Here is a complete lesson plan on understanding and differentiating historical dates which I have actually previously posted on Mark’s Text Terminal. While this is a social studies lesson on understanding how we use numbers to count and describe historical time, it has an ulterior literacy motive in that it seeks to help students, particularly the many English language learner I have served over the years.
We use two types of numbers when we talk about historical dates, ordinal and cardinal. Ordinal numbers are adjectives that, as their name indicates, place things in order. So, when we use terms like fourteenth century, fifteenth century, and so on, we are using ordinal numbers. Similarly, when we say, respectively, the 1300s, the 1400s, and so on, we are using cardinal numbers, which are nouns and which we use to count things. These two types of numbers are different in English just as they are different in other languages. Because I didn’t initially understand the difference between these kinds of numbers, I struggled to understand the numbering system in Russian when I studied that language.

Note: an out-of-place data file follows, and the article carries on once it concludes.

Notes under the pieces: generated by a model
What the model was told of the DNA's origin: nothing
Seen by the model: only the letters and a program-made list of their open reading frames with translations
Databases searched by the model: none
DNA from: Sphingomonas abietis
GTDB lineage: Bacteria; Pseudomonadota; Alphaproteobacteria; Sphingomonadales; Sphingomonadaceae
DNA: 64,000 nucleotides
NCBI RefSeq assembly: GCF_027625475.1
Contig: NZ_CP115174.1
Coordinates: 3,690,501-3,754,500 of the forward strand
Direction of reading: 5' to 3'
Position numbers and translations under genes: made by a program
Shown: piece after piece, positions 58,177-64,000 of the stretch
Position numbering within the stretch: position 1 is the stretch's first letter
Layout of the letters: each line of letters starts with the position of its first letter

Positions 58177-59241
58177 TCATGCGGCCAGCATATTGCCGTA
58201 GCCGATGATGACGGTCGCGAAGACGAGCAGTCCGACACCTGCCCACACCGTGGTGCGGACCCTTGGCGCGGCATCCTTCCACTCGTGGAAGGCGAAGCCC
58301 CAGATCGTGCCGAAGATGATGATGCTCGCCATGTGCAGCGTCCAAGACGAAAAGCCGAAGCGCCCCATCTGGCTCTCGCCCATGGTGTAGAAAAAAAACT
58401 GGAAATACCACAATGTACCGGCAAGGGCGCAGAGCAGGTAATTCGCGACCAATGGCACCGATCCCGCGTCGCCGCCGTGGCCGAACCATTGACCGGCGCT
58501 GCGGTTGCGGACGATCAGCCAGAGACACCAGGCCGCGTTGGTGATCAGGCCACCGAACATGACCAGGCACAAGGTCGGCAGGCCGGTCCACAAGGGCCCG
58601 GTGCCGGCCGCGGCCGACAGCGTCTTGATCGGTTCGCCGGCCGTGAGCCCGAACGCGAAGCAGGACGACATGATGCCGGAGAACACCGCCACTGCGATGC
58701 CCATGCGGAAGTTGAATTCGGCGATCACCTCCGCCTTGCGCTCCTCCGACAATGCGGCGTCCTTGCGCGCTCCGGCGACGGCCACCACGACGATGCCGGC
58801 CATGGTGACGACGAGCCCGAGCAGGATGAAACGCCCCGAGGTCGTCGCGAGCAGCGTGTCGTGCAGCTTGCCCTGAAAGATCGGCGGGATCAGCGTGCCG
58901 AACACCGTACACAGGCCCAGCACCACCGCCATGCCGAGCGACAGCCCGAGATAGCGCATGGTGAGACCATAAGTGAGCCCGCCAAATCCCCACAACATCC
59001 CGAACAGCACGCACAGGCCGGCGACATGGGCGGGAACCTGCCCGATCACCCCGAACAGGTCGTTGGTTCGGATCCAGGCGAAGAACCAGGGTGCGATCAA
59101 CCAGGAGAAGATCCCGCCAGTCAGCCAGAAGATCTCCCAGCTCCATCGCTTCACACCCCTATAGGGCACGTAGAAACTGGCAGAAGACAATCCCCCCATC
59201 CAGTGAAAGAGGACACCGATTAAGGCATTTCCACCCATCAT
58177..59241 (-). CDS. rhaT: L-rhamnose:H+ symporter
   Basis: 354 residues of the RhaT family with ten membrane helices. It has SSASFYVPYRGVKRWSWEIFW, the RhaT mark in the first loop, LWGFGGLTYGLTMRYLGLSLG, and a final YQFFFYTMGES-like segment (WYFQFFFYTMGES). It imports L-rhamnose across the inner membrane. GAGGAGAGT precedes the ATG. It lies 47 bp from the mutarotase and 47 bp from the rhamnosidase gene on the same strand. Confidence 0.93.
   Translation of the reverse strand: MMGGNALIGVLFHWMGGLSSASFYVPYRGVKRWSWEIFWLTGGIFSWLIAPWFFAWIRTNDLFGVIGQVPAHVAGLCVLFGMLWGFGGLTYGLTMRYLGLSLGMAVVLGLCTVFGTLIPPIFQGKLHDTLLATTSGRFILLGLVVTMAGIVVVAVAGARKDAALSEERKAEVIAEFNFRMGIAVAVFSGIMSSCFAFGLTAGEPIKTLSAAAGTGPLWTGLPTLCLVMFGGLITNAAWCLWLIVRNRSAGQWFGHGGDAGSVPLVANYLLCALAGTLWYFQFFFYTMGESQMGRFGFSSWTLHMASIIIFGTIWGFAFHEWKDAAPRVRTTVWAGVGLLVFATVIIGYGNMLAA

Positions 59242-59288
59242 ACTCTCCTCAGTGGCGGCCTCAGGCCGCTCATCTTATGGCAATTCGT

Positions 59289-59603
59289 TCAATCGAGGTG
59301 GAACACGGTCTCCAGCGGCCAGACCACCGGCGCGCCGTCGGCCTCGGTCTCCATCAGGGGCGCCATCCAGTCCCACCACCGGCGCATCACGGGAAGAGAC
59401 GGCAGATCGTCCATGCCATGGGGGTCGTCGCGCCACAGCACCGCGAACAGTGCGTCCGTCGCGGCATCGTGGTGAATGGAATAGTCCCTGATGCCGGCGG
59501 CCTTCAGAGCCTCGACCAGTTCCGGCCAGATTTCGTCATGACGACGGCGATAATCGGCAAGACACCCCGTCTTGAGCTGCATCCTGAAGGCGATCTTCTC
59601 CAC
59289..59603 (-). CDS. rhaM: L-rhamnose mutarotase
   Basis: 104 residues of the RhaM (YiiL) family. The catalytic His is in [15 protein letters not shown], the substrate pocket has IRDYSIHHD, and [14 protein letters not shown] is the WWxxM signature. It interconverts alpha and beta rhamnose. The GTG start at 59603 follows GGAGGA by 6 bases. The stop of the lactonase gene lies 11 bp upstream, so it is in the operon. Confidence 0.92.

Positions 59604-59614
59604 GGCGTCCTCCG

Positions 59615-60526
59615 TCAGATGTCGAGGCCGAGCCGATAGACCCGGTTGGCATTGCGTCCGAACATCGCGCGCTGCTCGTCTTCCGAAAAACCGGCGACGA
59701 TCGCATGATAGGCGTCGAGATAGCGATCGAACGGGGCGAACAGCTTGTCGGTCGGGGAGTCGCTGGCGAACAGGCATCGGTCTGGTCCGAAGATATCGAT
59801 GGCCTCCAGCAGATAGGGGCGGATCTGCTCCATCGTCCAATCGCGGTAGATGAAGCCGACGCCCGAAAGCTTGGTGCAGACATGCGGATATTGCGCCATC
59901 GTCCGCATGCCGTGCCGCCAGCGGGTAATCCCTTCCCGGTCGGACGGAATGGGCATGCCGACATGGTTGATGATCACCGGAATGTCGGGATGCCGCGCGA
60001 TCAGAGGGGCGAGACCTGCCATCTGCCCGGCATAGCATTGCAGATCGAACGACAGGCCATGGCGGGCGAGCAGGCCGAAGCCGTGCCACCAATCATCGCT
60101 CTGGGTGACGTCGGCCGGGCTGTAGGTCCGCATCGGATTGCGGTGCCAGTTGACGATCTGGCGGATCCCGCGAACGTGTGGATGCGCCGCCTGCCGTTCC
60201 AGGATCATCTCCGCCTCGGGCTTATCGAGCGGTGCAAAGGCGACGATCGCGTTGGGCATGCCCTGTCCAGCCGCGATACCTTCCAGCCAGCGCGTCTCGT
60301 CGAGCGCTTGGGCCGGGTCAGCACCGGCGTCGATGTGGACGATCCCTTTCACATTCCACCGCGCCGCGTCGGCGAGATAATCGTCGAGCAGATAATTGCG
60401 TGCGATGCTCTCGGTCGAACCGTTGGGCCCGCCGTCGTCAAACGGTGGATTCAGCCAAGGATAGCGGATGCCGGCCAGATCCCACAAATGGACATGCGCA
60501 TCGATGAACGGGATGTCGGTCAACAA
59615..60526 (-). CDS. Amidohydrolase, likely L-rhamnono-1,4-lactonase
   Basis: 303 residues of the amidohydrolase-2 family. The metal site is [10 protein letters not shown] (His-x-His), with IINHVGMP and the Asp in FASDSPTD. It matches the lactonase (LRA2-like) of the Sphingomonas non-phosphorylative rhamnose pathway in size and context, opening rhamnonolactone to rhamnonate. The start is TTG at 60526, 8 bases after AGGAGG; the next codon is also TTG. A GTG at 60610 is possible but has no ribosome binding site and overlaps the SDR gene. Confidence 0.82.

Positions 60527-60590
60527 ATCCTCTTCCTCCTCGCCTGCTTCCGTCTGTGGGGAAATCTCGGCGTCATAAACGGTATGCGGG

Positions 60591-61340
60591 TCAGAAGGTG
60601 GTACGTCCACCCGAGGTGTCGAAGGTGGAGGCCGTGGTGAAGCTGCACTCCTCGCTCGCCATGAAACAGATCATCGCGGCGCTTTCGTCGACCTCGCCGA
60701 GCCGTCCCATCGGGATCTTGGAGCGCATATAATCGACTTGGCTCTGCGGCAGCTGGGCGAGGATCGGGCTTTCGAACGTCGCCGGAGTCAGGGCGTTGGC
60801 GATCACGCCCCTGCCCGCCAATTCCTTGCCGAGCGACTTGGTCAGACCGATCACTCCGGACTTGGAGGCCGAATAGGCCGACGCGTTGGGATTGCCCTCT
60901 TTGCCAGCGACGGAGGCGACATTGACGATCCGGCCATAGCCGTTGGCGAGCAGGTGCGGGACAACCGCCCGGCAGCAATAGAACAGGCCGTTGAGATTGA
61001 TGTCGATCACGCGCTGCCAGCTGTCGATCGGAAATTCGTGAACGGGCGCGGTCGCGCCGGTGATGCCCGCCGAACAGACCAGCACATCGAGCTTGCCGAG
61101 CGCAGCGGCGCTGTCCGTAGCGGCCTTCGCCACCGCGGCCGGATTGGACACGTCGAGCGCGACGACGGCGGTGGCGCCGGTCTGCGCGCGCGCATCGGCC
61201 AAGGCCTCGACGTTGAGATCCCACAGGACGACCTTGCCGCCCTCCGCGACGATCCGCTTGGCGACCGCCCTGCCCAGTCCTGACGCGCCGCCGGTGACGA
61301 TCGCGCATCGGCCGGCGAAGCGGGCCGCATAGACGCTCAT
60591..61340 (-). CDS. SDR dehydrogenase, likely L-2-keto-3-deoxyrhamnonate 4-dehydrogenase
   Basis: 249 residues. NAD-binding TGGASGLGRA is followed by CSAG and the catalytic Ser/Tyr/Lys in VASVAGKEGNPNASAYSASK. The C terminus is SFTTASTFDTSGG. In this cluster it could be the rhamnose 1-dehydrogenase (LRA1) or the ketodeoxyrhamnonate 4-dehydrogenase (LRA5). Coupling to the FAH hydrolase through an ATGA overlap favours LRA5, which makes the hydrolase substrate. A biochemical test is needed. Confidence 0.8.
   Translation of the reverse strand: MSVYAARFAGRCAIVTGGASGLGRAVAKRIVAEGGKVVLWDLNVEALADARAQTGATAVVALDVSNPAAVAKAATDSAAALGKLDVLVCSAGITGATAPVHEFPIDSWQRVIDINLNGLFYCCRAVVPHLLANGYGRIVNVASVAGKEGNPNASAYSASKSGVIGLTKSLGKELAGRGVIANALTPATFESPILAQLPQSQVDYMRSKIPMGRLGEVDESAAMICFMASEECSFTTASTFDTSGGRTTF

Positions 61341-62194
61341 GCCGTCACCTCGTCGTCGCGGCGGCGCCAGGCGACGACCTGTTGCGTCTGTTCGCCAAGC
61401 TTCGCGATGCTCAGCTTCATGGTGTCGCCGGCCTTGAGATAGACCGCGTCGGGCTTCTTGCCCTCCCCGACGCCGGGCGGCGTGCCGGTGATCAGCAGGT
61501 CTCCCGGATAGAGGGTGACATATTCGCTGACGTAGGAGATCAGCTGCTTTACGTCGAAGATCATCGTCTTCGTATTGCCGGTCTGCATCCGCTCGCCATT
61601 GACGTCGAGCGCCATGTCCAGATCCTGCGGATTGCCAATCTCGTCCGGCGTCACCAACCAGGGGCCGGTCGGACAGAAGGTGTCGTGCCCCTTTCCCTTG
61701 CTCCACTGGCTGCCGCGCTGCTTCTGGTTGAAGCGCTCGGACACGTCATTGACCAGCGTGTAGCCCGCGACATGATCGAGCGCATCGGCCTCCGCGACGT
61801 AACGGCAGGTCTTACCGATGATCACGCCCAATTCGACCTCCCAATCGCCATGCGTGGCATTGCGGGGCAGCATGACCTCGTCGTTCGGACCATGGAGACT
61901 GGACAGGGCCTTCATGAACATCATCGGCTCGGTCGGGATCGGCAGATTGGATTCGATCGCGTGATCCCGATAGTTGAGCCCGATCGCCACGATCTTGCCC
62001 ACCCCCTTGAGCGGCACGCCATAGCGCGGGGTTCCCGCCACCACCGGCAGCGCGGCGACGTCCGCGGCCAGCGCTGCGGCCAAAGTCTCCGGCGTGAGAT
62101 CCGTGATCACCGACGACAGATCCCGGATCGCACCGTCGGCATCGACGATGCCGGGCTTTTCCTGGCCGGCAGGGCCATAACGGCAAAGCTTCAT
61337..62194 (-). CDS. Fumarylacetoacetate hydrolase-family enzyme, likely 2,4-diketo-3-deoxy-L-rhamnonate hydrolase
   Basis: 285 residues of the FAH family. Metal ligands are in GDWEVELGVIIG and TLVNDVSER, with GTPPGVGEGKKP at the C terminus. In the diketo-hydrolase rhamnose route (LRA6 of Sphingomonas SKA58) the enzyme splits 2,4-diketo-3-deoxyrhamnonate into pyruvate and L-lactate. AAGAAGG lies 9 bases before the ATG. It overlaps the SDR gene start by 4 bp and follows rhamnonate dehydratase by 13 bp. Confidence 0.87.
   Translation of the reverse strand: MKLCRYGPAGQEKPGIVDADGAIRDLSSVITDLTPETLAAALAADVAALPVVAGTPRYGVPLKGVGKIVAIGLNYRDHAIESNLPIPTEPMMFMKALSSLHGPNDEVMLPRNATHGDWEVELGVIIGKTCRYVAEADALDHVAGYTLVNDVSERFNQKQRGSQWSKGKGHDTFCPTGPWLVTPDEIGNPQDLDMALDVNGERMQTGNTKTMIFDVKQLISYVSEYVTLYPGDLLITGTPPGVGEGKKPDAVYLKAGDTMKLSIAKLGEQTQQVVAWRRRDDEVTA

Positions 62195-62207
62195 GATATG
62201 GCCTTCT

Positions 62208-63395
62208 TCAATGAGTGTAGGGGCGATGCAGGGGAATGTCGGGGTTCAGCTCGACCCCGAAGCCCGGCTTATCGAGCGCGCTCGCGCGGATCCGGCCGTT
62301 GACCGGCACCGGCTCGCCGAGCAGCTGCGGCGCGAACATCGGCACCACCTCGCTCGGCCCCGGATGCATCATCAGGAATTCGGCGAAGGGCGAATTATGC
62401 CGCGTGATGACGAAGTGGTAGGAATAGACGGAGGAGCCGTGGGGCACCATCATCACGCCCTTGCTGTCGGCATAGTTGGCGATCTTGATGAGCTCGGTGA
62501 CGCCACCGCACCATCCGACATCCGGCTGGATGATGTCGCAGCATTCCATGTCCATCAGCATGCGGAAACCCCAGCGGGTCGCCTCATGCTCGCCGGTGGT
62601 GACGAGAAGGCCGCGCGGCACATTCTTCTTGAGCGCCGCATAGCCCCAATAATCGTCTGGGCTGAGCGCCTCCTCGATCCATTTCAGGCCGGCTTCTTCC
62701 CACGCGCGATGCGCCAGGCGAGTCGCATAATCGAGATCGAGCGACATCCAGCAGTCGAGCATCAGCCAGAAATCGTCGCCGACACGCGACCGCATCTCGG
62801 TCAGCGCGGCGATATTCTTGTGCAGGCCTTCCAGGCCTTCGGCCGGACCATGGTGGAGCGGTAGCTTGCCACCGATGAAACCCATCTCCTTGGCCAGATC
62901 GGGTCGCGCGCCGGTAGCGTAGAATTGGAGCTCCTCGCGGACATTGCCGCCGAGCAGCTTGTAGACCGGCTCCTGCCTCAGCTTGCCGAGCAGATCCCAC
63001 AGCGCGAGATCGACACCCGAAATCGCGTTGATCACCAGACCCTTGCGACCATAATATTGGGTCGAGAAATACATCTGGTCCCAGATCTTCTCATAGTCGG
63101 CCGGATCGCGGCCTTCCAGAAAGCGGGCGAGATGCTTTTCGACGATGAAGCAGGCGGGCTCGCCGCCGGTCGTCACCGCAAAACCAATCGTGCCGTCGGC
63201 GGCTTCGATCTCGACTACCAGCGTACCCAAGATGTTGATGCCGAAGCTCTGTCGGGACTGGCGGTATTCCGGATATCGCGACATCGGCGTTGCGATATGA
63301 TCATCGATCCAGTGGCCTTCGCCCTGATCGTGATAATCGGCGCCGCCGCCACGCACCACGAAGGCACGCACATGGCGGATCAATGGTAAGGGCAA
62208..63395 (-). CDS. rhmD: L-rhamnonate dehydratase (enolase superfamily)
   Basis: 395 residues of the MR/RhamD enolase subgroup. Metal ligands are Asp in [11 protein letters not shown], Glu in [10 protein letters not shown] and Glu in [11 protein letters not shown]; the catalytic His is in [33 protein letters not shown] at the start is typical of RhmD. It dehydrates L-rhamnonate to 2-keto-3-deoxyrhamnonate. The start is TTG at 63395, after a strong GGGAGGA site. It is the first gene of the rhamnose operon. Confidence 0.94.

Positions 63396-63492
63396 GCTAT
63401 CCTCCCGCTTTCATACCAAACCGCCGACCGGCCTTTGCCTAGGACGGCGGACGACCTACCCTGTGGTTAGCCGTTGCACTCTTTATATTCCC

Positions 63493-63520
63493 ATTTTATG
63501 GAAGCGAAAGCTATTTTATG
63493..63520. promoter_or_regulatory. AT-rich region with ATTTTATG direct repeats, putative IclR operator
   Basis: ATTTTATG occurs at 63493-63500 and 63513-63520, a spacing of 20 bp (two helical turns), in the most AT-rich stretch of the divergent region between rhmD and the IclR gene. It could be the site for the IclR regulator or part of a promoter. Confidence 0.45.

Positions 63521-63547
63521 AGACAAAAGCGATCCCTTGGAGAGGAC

For that reason, I wrote this context clues worksheet on the adjective ordinal and this on the noun phrase cardinal number. These worksheets aim to help students understand the difference between these two types of numbers and their use in English prose. This is knowledge that transfers across the curriculum–to foreign languages, English language arts, mathematics itself, and, yes, social studies.
Finally, here is the combined learning support and worksheet that is the gravamen of this lesson.
If you find typos in these documents, I would appreciate a notification. And, as always, if you find this material useful in your practice, I would be grateful to hear what you think of it. I seek your peer review.